Nepali Congress President Sher Bahadur Deuba finally has discovered why his party’s presiding deity so consistently counseled against cooperating with communists.
Bishweshwar Prasad Koirala died an inveterate anti-communist and circumspect constitutional monarchist. As someone who was once a communist, B.P.’s disenchantment with our variant of ideologists – if not the universal ideology per se – may have arisen from what he saw up close and personal. How deep his antipathy for the dictatorship of the proletariat ran no longer matters. How much of the dislike was dictated by Cold War calculations and configurations is similarly irrelevant.
B.P.’s turnaround on the monarchy was no less vivid. From the leader of a party that joined hands with a monarch to usher in democracy and then went on to mount assassination attempts on two other monarchs – albeit failed ones – B.P. propounded the Theory of Two Necks in a Noose. Over time, that concept went on to convey how the Nepali Congress and the crown would swim or sink together.
At the time of B.P.’s death in 1982, the Cold War was in post-détente flux. Internally, the monarchy seemed firmly entrenched in the aftermath of a referendum that validated the partyless system as the preferred polity over the multiparty system.
B.P.’s role in that validation was as significant – if not more – than the 55-percent support the palace-led system garnered among the people. As inexplicable as the outcome was to him, B.P. contended, as a democrat he was bound to accept it. This posture ran counter to the predominant mood in the opposition – including the Nepali Congress – which saw the exercise as heavily rigged in favor of the victor.
B.P. probably only had to recall that the referendum, announced after weeks of often violent and unprecedented student protests, came against the background of the Janata Party government in India, which his allies populated. When the referendum was actually held a year later, the Indian National Congress was back in power.
Personal experience with the Nehru-Gandhi juggernaut over the previous two decades must have convinced B.P. that only clear evidence of massive irregularities in favor of partylessness would allow the opposition to mount a successful challenge to the popular verdict. If such massive rigging had indeed taken place, the panchas were smart enough not to leave fingerprints.
What was also unclear to B.P. was the extent of communist backing for the partyless system in the guise of the ‘active boycott’ launched by the best-organized faction (and forerunners of today’s dominant faction in power). At once, B.P.’s support for a reformed Panchayat also sealed his anti-communist credentials.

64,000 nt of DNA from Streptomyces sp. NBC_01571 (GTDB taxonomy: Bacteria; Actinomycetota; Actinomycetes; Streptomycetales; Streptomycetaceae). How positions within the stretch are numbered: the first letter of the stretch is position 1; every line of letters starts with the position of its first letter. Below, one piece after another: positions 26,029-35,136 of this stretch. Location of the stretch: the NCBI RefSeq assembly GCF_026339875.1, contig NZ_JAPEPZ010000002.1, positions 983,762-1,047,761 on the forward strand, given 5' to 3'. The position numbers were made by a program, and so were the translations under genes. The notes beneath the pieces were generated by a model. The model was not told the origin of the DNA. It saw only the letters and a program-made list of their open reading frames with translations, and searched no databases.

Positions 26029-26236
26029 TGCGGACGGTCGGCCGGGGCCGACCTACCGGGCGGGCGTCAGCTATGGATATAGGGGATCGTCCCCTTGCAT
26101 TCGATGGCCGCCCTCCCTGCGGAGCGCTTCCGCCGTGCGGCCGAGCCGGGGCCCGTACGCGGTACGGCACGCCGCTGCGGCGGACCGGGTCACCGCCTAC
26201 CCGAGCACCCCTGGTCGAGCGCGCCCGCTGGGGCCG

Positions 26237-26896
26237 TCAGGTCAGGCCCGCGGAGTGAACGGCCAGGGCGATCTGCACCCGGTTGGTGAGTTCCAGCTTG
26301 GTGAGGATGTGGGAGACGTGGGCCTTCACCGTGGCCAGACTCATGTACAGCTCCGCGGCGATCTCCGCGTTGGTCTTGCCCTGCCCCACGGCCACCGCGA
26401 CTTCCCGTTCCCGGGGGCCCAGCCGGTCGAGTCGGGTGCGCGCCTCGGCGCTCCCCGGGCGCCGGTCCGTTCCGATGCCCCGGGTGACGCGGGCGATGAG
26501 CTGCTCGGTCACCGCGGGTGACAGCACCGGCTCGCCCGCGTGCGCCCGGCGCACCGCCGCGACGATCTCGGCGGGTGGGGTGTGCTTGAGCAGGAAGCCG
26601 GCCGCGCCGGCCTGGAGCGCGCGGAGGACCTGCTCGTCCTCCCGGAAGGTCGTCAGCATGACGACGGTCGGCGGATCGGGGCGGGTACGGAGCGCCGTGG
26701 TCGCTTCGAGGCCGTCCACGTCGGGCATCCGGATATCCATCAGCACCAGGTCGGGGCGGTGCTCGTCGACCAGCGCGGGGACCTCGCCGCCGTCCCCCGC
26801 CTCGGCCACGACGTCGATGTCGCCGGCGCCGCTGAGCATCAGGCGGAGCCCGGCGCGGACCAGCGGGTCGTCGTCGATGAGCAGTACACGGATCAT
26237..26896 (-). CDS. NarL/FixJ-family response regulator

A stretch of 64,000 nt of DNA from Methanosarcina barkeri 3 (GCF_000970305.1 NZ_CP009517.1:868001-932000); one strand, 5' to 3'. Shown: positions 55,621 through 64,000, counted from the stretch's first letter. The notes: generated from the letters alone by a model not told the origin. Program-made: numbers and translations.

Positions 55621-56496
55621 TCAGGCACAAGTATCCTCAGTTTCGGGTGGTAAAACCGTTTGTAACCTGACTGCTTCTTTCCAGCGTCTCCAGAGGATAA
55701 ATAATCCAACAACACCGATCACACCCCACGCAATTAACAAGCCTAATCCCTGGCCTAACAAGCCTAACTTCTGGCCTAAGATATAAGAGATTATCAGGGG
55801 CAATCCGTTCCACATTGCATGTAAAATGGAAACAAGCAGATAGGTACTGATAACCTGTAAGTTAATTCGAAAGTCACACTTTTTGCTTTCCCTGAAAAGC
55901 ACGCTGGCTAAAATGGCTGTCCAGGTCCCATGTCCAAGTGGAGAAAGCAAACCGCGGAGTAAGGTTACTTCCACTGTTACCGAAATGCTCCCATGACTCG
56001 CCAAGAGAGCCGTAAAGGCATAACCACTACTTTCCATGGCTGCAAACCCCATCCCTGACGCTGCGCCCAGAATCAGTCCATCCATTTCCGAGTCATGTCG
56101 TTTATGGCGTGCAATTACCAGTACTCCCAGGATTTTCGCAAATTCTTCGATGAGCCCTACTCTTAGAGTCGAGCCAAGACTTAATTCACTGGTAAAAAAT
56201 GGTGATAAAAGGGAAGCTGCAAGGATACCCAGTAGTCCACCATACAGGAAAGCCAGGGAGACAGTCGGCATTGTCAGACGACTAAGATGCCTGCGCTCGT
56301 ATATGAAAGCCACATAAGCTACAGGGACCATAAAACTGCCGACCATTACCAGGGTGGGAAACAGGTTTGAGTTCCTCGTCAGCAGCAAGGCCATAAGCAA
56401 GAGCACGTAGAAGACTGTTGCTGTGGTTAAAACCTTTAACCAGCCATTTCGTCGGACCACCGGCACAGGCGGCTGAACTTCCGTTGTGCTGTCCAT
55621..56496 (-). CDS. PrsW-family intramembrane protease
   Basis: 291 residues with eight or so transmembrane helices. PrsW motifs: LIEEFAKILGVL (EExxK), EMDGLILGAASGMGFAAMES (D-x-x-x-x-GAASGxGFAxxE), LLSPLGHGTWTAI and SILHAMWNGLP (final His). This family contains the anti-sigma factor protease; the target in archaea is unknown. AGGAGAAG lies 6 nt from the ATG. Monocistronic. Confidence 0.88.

One poignant emblem of B.P.’s enduring anti-communism was his refusal to reconsider support for partylessness even when the palace and panchas immediately made it clear that their idea of reform contained no place for the Nepali Congress as an organized force.
Eight years after B.P.’s death, when anti-Panchayat protests went on to threaten the monarchy, his youngest brother, Girija Prasad, held firm as a supporter of a crown that had considered him no worthier than a candidate for cabinet minister. (G.P., we understand, was equally firm on nothing less than deputy prime minister until the first convulsions of the fall of the Berlin Wall arrived in Nepal.)
Under the restored multiparty system, G.P. instantly inherited B.P.’s title as Nepal’s principal Red-baiter. It would take two streams of communists – Marxist-Leninists and Maoists – to command G.P.’s attention. Even then, the palace’s shunt was instrumental to the requisite geo-strategic realignments. When the ultimate push came to shove, the palace recognized the perils of equating the Nepali Congress’ anti-communism with its pro-monarchism.
In contemporary terms, the lesson for the Nepali Congress has been more profound. Alliance with the communists resulted in the Nepali Congress ceding ground to them. Having spitefully ditched the monarchy, Nepal’s premier democratic party discovered the sheer difficulty of going it alone. Marginalization may have enlightened Deuba enough to currently cancel a trip to India. But selective education may not help him draw proper conclusions.
Although politically incorrect, it might be useful for us to ponder whether B.P., had he lived a decade or two longer, would still have been against communists and for the monarchy.